I have just returned from one of the most targeted data governance events out there - the ASUG Data Governance SIG. This is a collection of the brightest minds in data governance brought together to help other companies build and grow their data governance and stewardship programs. As I traveled home to the MKE, I considered the common threads that resonated throughout the hallway discussions, keynotes, and breakout sessions presented over the three days. The following topics summarize a few that stuck out in my mind:
Digital and Governance; Strange Bedfellows?
It was evident from the sessions and hallway discussions that the impact of digital transformation is being felt within the governance community. New data channels created by transformational technologies such as Internet of Things (IoT), social media, and robotic process automation (RPA) will create both opportunities and challenges for data governance and data quality organizations. Characteristics like the scale, volume, velocity and variation (SVVV) of these channels differ significantly from the characteristics associated with the traditional domains of master data management and data governance. The differences will likely require governance organizations to embrace methodologies that are less rigorous and explicit to manage data quality and standards in order to meet the agility demanded by these digital business processes. Adoption of inference based or fuzzy techniques may be required to ensure that an approach which balances the value of governance with the value of the SVVV characteristics for these channels to maximize the benefit to the organization.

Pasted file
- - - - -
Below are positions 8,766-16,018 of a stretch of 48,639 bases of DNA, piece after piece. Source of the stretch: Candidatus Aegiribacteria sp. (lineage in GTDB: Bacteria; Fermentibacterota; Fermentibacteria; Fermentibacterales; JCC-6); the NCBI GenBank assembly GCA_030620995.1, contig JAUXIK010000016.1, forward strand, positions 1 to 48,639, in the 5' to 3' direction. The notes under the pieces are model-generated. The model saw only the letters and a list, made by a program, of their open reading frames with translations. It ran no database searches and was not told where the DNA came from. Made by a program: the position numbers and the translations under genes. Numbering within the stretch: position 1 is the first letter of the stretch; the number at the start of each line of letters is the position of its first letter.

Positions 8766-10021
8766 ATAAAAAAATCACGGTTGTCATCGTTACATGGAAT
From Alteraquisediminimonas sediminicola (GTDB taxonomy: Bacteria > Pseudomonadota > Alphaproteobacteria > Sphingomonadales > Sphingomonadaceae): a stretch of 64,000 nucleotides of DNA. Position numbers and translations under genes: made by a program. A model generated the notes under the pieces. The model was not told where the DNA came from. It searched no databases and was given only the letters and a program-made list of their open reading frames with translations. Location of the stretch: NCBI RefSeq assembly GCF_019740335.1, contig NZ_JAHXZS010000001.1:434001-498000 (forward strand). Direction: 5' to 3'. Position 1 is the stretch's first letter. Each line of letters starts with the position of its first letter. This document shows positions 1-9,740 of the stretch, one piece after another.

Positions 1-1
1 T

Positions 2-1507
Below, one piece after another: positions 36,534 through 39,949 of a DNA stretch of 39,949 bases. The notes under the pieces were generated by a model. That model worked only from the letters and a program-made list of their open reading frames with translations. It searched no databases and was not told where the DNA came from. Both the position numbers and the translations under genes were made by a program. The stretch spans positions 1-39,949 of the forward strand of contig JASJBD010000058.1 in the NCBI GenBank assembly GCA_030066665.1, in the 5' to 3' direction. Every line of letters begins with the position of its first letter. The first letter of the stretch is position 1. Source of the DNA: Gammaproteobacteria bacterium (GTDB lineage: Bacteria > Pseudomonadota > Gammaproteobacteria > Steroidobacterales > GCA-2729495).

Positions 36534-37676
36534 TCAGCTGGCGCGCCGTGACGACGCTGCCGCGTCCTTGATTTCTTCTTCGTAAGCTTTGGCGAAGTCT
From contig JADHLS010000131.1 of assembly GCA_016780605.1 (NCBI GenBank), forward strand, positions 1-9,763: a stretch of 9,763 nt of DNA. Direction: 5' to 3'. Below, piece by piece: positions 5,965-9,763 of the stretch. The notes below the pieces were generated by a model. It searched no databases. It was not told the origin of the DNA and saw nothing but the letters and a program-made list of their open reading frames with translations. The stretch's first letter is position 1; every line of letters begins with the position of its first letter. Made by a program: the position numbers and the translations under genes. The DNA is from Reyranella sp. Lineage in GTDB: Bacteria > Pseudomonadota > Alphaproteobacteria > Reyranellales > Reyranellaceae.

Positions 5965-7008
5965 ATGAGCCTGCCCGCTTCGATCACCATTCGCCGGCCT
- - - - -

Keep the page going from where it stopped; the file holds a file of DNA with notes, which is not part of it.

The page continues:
Measure, Measure, Measure.
The adoption of tools that provide visibility into data quality, such as SAP Information Steward, appeared to be widespread across the companies present. The visibility provided by these tools are considered a foundational step for a governance organization to be able to communicate the impact and effectiveness of data standards on business processes. The ability to quantitatively measure the cost to correct data quality issues and to model the cost impact of quality issues related to a business process was identified as a springboard to the maturation of an organizations critical capabilities. Organizations that are able to objectively present these type of insights to the the business are better positioned to take the next step of incorporating this information into process improvement techniques such as Six Sigma, Lean, TQM where baseline data and trend visibility is critical instrumentation to complete the feedback loop that drives process improvement.
Spreadsheet Governance is Dying a Slow Death (finally)
In year's past, data governance professionals have shied away from conversations about technology to support their efforts. Whether it was a question of funding, executive support, or something else - only the early adopters were eager to learn about how tools could help them accomplish their mission. This year, technology was a clear winner. More and more data stewards, business analysts, and data leaders were looking for a platform approach to get more value from their data. This market trend is also apparent in the analyst world as both Forrester and Gartner have recognized a clear information governance & stewardship application market. Step one was to begin doing something by gathering business rules and definitions into Sharepoint or Excel, but now it seems people are looking to the next step which addresses the limitations of those systems with purpose built solutions like DATUM's Information Value Management® platform.
Looking to the Year Ahead.
The governance landscape is swiftly evolving to include non-traditional data domains as well as adoption of new techniques to deliver capabilities more effectively in these domains. This evolution appears to be fueled by the success of data governance organizations delivering benefit and value to the business within the traditional master data and KPI domains. To effectively meet the demand driven by the digital transformation a discipline that historically prides itself on a "Rules before Tools" mentality may need to embrace the expanded utilization of tools to identify or enforce governance standards, rules, and policy.